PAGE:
As a young inexperienced individual with no money, contacts, or access to credit, planning on starting a business and hoping it turns into a million-dollar enterprise. It may feel like all odds are presently stacked against you and the chances of you tuning your dreams into reality are a mirage. Truth is, it’s a hell of a task, however, completely achievable.
We recently interviewed a successful entrepreneur who started her business in the early 2000s, with literally no money. Here is an insight into how she achieved her success.
Here are the six steps she took:
1. She cut all of her costs to the bone and moved back home to her parents’ house. She said that unless you are launching a business and are relatively sure on income in a short period, reduce all costs. She has seen more businesses with great ideas go down the drain because the entrepreneurs could not sustain the business long enough to make that transition from loss to profit; from an un-established business to an established business. She operated her business out of her parent’s basement and drove her mom’s car.
2. She found a part-time job unrelated to her business to bring in some money. It was not mentally demanding and left her fresh and ready to pursue her dream every day.
3. She also took any work she could find vaguely related to her business. When she came on the job site, she was eager, enthusiastic, and did a great job, whatever the role was. She made an impression. She wanted to impress the contractor/owners on these jobs in the hopes of getting work in the future.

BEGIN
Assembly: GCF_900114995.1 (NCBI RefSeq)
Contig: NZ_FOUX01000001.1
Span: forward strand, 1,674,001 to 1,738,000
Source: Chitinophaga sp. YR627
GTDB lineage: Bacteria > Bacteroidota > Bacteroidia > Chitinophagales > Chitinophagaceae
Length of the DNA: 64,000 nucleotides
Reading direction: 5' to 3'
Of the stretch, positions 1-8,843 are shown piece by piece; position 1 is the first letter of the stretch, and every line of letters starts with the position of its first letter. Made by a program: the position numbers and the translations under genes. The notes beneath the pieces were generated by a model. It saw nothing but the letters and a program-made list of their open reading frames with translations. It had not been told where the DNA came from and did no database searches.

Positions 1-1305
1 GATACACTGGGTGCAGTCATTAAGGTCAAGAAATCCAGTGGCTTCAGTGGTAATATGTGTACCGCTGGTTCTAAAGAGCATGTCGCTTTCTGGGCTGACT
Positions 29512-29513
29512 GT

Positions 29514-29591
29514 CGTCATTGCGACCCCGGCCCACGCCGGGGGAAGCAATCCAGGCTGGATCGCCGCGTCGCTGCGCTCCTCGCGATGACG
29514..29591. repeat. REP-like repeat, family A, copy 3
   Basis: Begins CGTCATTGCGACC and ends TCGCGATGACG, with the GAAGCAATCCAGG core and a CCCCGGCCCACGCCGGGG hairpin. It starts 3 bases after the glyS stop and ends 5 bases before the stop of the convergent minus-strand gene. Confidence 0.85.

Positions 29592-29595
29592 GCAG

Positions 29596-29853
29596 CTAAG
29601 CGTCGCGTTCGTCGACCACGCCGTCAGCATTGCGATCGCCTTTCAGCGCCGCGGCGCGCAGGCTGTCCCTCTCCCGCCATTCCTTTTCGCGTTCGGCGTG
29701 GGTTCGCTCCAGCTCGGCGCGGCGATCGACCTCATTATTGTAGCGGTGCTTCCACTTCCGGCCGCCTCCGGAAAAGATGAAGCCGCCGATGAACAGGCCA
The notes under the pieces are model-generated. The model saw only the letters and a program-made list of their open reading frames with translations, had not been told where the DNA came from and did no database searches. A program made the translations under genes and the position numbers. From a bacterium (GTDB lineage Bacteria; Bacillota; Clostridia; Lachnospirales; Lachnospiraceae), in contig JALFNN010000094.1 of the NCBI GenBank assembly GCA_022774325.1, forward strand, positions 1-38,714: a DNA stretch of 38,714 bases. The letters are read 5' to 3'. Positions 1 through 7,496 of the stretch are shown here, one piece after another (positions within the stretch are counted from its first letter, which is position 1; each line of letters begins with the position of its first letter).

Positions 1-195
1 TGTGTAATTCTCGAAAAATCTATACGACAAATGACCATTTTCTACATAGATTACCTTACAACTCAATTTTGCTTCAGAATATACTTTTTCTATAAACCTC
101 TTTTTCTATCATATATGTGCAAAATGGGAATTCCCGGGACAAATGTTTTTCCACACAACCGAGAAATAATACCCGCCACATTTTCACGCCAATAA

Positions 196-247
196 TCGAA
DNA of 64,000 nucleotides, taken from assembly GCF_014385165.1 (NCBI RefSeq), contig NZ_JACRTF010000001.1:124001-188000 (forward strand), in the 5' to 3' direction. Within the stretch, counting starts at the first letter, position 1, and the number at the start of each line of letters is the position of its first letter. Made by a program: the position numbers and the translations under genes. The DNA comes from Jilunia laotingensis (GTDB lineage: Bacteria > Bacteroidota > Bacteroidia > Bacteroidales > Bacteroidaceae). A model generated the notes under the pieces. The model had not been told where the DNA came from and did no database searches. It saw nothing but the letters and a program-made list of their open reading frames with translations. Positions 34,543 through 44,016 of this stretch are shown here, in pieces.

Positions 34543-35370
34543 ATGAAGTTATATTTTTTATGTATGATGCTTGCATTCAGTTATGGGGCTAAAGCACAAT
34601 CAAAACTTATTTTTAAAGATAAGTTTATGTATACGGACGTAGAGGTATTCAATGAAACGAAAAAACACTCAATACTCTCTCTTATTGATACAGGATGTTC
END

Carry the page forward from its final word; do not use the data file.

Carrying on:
4. When she heard about projects in her marketing area involving churches, schools, synagogues, and other community groups, she volunteered to help out either on a committee or helping with the work. Once again, she made an impression on the board members of these various organizations who liked her enthusiasm and her work ethic and hired her for million-dollar jobs later on.
5. This entrepreneur had no money to establish an entire branding program (nor did she know much about branding at the time) for her new company. But what she did was to invest money from her part-time job into a great logo and buy very high-quality business cards. She gave out those cards to anybody and everybody who would take one. She jokes that she invented the elevator conversation where you detail for all those present what you do and how you do it between floors one and two. Initially, she said, she was a shy person, but developed a real gift of gab and told everyone she met about her business and its products and services.
6. This entrepreneur took another important step. She joined business groups within her industry, and she joined general business groups within her marketing area. She said this exposed her to people who became her mentors within her industry and it exposed her directly and continuously to the movers and shakers within her market.
This young entrepreneur was ready. She was not carrying excessive debt like many of her competitors were doing to stay in business, she was knowledgeable about construction, and small business issues was well known in the business community and had banking, vendor and customer contacts.